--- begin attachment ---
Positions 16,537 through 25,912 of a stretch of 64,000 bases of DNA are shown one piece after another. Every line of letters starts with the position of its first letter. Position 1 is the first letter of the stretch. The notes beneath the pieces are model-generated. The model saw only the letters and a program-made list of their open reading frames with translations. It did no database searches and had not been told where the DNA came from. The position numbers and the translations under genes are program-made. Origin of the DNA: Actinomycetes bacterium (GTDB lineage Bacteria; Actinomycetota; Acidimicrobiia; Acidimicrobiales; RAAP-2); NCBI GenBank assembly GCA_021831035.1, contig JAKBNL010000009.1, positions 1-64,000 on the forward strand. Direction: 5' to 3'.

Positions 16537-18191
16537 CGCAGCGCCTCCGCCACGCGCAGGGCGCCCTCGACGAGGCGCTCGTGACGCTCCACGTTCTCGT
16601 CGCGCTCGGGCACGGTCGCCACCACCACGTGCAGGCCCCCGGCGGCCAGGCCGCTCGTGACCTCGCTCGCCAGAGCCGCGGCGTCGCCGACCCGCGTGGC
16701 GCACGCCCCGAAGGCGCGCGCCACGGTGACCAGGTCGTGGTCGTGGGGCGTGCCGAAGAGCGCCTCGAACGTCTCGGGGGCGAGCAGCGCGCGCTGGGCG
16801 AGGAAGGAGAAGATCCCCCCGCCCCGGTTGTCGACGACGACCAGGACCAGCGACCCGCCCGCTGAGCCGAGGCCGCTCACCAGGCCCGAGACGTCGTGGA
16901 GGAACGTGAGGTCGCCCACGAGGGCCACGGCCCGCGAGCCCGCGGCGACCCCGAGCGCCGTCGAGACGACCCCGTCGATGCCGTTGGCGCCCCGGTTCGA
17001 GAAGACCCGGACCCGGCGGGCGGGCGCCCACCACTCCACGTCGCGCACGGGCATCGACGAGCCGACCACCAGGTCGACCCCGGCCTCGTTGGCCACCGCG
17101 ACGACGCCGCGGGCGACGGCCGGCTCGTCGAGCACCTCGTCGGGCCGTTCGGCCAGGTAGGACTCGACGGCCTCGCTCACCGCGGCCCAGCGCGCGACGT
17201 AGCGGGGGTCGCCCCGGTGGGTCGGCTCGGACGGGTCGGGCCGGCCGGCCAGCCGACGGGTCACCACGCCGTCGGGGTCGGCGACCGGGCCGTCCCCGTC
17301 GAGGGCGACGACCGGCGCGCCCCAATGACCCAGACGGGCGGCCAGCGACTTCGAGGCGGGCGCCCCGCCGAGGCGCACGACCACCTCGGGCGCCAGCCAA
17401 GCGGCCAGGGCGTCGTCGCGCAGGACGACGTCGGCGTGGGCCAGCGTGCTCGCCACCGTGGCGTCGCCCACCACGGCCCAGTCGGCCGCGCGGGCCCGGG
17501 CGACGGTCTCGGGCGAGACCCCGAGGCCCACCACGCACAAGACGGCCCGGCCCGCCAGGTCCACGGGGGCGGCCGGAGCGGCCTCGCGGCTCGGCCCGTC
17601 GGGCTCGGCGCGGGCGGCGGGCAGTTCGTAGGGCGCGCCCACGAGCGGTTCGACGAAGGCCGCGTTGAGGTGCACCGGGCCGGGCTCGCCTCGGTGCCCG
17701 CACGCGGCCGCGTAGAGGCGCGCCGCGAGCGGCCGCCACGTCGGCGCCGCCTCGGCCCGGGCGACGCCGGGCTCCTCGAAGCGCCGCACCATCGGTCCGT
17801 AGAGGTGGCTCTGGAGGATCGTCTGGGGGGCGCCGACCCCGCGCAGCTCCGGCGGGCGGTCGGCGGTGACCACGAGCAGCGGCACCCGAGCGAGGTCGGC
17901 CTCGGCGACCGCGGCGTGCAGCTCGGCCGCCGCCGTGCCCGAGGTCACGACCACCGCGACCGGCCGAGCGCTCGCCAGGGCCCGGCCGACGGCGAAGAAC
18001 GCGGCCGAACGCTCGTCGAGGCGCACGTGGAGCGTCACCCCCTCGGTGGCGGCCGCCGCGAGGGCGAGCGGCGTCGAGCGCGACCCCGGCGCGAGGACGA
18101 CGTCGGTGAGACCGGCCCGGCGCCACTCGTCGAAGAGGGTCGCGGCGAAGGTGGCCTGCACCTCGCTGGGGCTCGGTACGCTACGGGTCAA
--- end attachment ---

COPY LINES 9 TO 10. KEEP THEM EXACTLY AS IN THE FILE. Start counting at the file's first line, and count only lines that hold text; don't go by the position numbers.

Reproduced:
17101 ACGACGCCGCGGGCGACGGCCGGCTCGTCGAGCACCTCGTCGGGCCGTTCGGCCAGGTAGGACTCGACGGCCTCGCTCACCGCGGCCCAGCGCGCGACGT
17201 AGCGGGGGTCGCCCCGGTGGGTCGGCTCGGACGGGTCGGGCCGGCCGGCCAGCCGACGGGTCACCACGCCGTCGGGGTCGGCGACCGGGCCGTCCCCGTC